My Brilliant Friend is one of the best book-to-screen adaptations I’ve ever seen. It does justice to Elena Ferrante’s gorgeous, violent, emotionally dense story about Elena and Lila, two girls growing up in post-war Naples, by elevating the story with New Wave-style shots of Italian landscapes and quiet, vulnerable moments from its stars Gaia Gerace (Lila) and Margherita Mazzucco (Elena), who bring the subtext of the emotional story to life by simply glancing at each other.
Seasons 1 and 2 correspond to the first and second books of Ferrante’s four-book Neapolitan Series, which follows Lila and Elena and their divergent journeys, as Elena is allowed to go to school and Lila is forced to work in her father’s shoe shop and marry into one of the town’s criminally connected families at 16. Season 3 follows the third book in the series Those Who Leave and Those Who Stay and was unveiled during an online press event in Rome this week ahead of its February 6 Italian premiere. It premieres on HBO on February 28.
Find everything to know about Season 3 of My Brilliant Friend so far, below.
Season 3 corresponds to the third book in the series
There will be eight episodes adapting Ferrante’s third novel in the series, Those Who Leave and Those Who Stay, which is set in the 1970s and takes place between Naples, Pisa, Florence, and Urbino.
The changes between Lila and Elena have reached a new peak
In one of the saddest books of the series, Lila has left her husband and is working in a sausage factory under brutal conditions while raising her young son. Meanwhile, Elena has gotten her college degree, published her first successful novel, and married into an academic family.
The third season will have a new director
While the first two seasons were directed by Saverio Costanzo, the third installment is directed by Italian auteur Daniele Luchetti. According to Variety, Luchetti’s take references U.S. indie cinema of the 1970s, specifically the works of John Cassavetes, who directed A Woman Under the Influence.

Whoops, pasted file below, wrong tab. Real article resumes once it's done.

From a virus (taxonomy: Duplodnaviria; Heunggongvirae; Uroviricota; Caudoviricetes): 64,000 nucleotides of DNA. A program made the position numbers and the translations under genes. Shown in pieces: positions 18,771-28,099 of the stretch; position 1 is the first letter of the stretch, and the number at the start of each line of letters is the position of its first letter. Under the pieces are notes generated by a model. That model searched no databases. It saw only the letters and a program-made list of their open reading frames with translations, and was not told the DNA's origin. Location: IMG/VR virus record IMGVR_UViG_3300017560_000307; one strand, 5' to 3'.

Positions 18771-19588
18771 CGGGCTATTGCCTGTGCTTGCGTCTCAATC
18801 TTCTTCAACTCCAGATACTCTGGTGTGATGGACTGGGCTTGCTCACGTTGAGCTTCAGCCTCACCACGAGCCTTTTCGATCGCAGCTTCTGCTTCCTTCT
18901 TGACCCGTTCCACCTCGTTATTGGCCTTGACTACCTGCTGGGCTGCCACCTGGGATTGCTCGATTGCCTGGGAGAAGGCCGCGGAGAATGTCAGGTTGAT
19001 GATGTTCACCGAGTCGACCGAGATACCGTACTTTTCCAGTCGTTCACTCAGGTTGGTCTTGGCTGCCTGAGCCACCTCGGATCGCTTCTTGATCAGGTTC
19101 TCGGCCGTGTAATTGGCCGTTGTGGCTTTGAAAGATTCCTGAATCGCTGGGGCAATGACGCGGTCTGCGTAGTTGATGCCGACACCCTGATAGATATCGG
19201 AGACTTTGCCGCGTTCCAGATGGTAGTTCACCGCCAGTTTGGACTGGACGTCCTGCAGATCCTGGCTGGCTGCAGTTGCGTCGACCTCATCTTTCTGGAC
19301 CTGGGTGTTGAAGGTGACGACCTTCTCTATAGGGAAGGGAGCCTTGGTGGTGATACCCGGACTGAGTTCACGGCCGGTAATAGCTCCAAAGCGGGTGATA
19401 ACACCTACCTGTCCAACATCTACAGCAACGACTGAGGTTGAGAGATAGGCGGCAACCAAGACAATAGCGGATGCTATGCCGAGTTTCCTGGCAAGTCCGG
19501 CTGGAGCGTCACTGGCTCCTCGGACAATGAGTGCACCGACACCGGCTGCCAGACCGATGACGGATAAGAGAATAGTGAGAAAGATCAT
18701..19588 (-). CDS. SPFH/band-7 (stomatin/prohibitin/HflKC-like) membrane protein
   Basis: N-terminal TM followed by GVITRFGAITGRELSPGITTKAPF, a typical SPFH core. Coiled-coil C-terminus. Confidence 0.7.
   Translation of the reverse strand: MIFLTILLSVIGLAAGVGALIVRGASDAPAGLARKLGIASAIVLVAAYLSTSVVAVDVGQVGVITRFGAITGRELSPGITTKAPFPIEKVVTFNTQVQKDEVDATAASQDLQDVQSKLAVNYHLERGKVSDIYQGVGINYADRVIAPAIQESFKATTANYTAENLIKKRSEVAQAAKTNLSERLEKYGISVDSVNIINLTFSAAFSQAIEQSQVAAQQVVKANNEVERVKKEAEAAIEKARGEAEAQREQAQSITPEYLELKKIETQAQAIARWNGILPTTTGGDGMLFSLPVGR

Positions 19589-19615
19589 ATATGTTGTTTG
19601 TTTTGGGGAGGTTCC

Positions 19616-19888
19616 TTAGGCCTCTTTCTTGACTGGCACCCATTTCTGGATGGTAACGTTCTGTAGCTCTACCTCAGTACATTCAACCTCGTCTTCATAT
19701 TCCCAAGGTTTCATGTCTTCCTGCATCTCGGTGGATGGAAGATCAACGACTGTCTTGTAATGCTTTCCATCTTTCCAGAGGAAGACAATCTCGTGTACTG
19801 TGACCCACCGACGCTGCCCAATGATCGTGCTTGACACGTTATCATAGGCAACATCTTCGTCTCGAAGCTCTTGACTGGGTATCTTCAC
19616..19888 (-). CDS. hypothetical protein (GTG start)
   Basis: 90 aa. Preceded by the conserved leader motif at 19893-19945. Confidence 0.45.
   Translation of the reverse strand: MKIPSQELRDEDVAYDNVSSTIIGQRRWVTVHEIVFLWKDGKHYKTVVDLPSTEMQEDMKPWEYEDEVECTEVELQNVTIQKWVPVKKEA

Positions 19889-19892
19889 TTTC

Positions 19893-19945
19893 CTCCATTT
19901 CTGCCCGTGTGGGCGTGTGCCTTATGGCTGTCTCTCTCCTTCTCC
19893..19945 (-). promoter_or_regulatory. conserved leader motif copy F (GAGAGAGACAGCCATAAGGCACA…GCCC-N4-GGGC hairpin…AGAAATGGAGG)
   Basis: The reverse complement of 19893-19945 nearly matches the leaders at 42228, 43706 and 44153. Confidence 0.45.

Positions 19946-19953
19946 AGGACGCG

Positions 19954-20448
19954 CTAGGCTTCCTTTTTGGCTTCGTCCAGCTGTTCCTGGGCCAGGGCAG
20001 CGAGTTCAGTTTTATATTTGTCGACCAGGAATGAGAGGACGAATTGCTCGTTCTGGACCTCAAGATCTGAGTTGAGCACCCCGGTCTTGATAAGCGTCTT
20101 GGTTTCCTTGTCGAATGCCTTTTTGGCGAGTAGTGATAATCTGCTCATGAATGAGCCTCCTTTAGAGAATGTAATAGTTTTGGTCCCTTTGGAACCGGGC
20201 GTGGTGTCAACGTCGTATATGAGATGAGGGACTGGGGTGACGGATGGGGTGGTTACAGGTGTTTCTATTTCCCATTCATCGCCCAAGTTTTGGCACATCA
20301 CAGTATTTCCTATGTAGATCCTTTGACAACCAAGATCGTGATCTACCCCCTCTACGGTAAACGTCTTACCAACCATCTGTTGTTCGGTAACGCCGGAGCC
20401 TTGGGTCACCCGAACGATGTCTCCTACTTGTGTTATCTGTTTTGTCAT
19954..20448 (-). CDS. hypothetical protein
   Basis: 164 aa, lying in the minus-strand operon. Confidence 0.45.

“I’ve always been a film buff and am very taken by how John Cassavetes worked with actors,” Luchetti told Variety during the shoot. “In tackling this season, even though I had very well written dialogues, I tried to put the main actors in a situation where they had more freedom — the type of freedom that is born from American cinema of the 1970s,” he said.
He continued: “We worked a lot on subtexts, on building character, on the character arcs. I even got special staff to train the actors, so that something unexpected could happen on set, which is what cinema in those years did: put the spectator in front of something unexpected.”
It still stars Gaia Gerace and Margherita Mazzucco
One of the challenges of Season 3, Luchetti says, was that Gerace and Mazzucco are 18 years old but playing characters much older than them. There was speculation in Italian press that the actors were too young to play the roles, which Luchetti shut down.
“First of all, it was important to stick with the same [physical] characters. But also [the actors have] grown. There is a visible maturity in their expressions, in their attitudes,” he told Variety. “We have made the most of this wonderful enrichment that Gaia and Margherita bring, and also other characters. It’s not a fallback solution; it gives more depth. We see them grow live on screen.”
The full trailer is a brutal and sweeping look at 1970s Italy
The trailer, which HBO released in early February, shows the rising tension of Elena trying to outrun her social class by marrying a professor and Lila getting more physically and mentally ill as she works in the horrific conditions of a sausage factory, along with dramatic scenes of communist uprisings and the unfortunate return of Nino Sarratore. Those Who Leave and Those Who Stay doesn’t hold back.
Watch the full trailer, below.
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